DISCLAIMER: The characters are
Joss’, of course, and the chapter title comes from Shakespeare’s “Sonnet
PREVIOUSLY ON BUFFY: Lydia has told Spike Baltozar is on his way to California, Buffy has written another letter to Spike after finishing the ones he wrote her, and Willow has had her first meeting with Wesley regarding her magic…
Even though they had just patrolled it two nights earlier, Willow didn’t ask any questions as she followed the Slayer through the heavy iron gates of Restfield Cemetery. Buffy’s relief in the reprieve was almost palpable. It was a break in her usual pattern, but how could she explain the sudden urge without revealing the contents of Spike’s letter? Not that she was going to sit and read it like he’d described. She hadn’t even brought it with her. But the image had stuck in Buffy’s head, and her feet seemed to have a mind of their own the moment they’d left the dorm.
The sky was clear, the moon nearly full as it gleamed against the star-studded midnight. A slight breeze broke the stillness of the heat, and it was just enough to keep the sheen from the girls’ skin as they began to walk among the headstones.
“So, how’d it go this afternoon?” Buffy asked. She couldn’t stand the silence any longer. She’d asked Willow to come patrol with her specifically in hopes of talking about the situation with Spike, but ever since they had left campus, both young women had been lost in her own thoughts. “Is Wesley as stuffy as ever?”
“What would you say if I told you Wesley showed up on a motorcycle, dressed in leather, looking like Joe Cool?” Willow said with a mischievous grin.
Buffy’s jaw dropped. “Get out of here!”
“Well, it was more Easy Rider meets Gomer Pyle via Upstairs Downstairs, but yeah, that was the big entrance.”
“I guess getting fired agrees with him, then.”
Willow shrugged, and her smile faded slightly. “Maybe not so much, but…I’ll let you be the judge of that when you get to see him.”
They strolled along the grass for a moment before Buffy tried again. “But, did it help?” she asked. “I mean, I know what I said when we were at Giles’, but now that you’ve actually met with him, do you think it’ll make a difference?”
“I don’t know.” There was a tremulous worry that shaded her friend’s tone, and it made the Slayer frown as she glanced over. “Today wasn’t about what happened to me, or about magic, or about anything, really. We just…talked. Got to know each other again.” Her eyes met Buffy’s. “He’s changed. A lot. In some ways, no, maybe not really, but then in others…” Her voice trailing off, Willow’s gaze returned to the distance of the horizon. “I’m not making any sense.”
“No, I get it.” And she did. “A lot’s happened since graduation. To all of us.”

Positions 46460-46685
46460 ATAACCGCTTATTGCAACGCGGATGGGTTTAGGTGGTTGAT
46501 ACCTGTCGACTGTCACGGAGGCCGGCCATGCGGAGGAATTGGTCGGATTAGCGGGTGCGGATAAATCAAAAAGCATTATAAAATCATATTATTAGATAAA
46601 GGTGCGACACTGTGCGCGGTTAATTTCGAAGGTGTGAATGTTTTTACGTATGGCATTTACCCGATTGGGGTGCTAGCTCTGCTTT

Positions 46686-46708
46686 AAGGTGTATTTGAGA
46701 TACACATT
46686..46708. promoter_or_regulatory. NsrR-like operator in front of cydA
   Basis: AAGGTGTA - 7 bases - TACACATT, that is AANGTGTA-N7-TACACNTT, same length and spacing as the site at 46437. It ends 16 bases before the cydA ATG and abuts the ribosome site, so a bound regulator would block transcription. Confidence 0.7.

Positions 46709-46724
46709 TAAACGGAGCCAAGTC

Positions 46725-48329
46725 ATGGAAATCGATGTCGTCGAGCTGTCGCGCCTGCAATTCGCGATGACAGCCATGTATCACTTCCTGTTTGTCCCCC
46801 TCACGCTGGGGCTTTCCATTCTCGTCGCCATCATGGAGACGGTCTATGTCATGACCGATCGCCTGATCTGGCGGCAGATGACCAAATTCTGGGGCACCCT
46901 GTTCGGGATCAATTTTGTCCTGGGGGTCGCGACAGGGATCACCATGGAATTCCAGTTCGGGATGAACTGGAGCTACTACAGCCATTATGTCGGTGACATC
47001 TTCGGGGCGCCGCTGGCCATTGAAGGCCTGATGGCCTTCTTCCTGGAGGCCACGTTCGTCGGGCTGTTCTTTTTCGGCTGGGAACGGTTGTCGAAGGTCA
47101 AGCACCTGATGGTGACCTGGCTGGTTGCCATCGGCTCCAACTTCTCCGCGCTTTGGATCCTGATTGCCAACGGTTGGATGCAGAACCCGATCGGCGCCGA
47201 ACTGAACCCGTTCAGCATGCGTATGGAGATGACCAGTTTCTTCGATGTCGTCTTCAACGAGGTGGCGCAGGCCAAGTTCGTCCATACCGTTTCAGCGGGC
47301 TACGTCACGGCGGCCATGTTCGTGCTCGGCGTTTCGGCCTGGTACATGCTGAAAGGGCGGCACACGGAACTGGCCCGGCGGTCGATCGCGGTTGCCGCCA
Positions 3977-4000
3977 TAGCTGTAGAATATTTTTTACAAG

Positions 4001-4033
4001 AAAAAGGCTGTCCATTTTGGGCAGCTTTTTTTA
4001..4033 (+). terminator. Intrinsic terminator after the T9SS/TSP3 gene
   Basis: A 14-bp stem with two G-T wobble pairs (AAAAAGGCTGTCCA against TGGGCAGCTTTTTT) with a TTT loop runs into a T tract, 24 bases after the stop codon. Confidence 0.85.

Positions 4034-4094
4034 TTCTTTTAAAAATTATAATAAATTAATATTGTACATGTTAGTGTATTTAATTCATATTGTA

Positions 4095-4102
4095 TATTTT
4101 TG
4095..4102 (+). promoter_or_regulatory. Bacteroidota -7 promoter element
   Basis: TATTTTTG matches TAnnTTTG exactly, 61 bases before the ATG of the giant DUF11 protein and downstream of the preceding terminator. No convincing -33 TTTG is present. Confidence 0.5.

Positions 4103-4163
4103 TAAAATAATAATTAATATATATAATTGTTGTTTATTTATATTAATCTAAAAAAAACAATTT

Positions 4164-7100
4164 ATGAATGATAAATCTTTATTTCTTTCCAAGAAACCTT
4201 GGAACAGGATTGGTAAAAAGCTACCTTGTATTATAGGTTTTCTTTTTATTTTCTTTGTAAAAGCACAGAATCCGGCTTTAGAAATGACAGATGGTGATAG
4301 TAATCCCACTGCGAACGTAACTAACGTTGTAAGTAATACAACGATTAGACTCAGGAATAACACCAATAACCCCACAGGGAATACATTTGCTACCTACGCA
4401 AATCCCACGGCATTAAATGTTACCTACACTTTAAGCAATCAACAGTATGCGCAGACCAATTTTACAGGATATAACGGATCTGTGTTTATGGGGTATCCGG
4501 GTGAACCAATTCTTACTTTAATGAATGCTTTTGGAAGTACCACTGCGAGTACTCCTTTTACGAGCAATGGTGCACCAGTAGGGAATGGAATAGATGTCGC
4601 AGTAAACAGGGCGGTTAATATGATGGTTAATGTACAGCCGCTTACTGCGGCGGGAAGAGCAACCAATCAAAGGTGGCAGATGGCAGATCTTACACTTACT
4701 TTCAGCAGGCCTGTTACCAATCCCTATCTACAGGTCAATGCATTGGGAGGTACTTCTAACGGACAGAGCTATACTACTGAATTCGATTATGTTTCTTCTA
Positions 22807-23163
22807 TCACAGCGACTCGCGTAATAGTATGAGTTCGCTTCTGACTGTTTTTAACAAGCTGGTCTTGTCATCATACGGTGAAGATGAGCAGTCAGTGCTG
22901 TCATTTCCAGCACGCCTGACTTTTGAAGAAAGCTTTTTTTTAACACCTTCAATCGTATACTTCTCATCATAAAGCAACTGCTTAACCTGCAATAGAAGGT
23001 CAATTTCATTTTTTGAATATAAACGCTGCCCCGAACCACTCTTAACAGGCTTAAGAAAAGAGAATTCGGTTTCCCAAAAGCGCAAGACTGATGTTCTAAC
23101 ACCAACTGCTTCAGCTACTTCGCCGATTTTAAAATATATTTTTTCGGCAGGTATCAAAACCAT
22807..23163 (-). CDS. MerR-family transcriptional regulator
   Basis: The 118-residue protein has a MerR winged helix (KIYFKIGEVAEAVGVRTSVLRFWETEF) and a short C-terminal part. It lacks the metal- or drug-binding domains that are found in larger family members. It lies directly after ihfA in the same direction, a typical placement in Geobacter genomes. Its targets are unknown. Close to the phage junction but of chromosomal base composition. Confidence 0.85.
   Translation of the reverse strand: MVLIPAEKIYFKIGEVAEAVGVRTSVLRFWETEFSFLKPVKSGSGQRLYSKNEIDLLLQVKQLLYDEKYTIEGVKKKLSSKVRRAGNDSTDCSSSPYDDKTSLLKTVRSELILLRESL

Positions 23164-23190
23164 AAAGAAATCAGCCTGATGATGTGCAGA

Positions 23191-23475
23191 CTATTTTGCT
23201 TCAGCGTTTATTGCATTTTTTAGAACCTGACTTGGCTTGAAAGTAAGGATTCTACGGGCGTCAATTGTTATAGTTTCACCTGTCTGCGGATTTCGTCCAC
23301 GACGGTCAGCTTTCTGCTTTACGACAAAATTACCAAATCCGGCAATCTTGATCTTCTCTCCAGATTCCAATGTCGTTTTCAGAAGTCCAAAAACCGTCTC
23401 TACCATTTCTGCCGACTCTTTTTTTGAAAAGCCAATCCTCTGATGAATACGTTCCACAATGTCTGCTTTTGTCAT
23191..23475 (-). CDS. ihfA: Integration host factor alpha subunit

Another silence settled between them, although this one was welcome. Maybe this wasn’t the best idea after all, Buffy thought. Willow had her own problems to deal with; she didn’t need to listen to Buffy whine about not understanding what was going on in another vampire’s head. Especially a vampire who wasn’t even around.
“I’m sorry, by the way,” Willow said.
“For blabbing about Spike in front of Xander. I don’t know why I brought it up. I know Spike’s not a threat to you. ”
Something she said made Buffy pause. “You know?” she queried. “You didn’t seem so sure about Spike last night.”
The fraction of a second too long it took Willow to respond only deepened her confusion. “Because you said so,” the redhead said. “You haven’t changed your mind, have you?”
“No.” But, in spite of her earlier intent, her desire to talk about Spike had waned. Willow’s reaction curdled with wrongness, like there was more that she wasn’t sharing, but Buffy was frightened of pushing her friend too hard. Though the young witch seemed like herself most of the time, at others, there was an odd fragility that had never been present before, as if her consciousness wearied of maintaining some façade, and Buffy wondered if maybe there was something Willow was hiding about her magical whammy. So instead, she changed the subject.
“Did you guys come up with some kind of plan?” she asked. She hadn’t been keen on missing the meeting with Wesley, and from the sounds of it, it had gone quite differently than anyone had imagined. Whether that was a good thing or not, remained to be seen.
“It’s not like there’s a ten-step program for magic junkies,” Willow joked.
“There’s such a thing as magic junkies? Wow. They didn’t cover that in health class.”
“And I’m not a junkie,” Willow continued. “I’m more like a sponge that’s been soaking for too long.”
“And Wesley and Giles are going to wring you out?” At her friend’s startled glance, Buffy flushed. “Sorry, that came out sounding way more sexual than I meant it to.”
“I don’t know what they have in mind. Probably nothing yet. The witch from the coven hasn’t even arrived. I think she might be the one who knows the most about how to help me.”
It was Willow’s casual bandying of the term “help” that made Buffy pause in her steps. “I’m sorry it happened to you,” she said softly. “I should’ve stopped it. I should’ve made Rose take it back. If I’d known---.”